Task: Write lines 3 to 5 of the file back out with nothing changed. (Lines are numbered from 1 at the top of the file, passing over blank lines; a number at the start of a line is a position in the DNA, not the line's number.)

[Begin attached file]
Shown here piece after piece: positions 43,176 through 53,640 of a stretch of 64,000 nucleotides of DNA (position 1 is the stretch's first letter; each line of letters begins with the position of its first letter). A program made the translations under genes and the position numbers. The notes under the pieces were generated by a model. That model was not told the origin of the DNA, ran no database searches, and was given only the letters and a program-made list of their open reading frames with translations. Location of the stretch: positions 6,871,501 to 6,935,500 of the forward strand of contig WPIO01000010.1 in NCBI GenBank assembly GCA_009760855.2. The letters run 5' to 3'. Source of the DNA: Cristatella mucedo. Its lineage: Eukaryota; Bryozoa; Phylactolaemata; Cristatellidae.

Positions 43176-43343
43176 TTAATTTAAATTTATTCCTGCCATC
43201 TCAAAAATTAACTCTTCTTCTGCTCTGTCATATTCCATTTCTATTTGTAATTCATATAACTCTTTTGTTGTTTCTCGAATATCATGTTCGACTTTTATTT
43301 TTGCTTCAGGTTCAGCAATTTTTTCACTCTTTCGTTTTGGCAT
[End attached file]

43176 TTAATTTAAATTTATTCCTGCCATC
43201 TCAAAAATTAACTCTTCTTCTGCTCTGTCATATTCCATTTCTATTTGTAATTCATATAACTCTTTTGTTGTTTCTCGAATATCATGTTCGACTTTTATTT
43301 TTGCTTCAGGTTCAGCAATTTTTTCACTCTTTCGTTTTGGCAT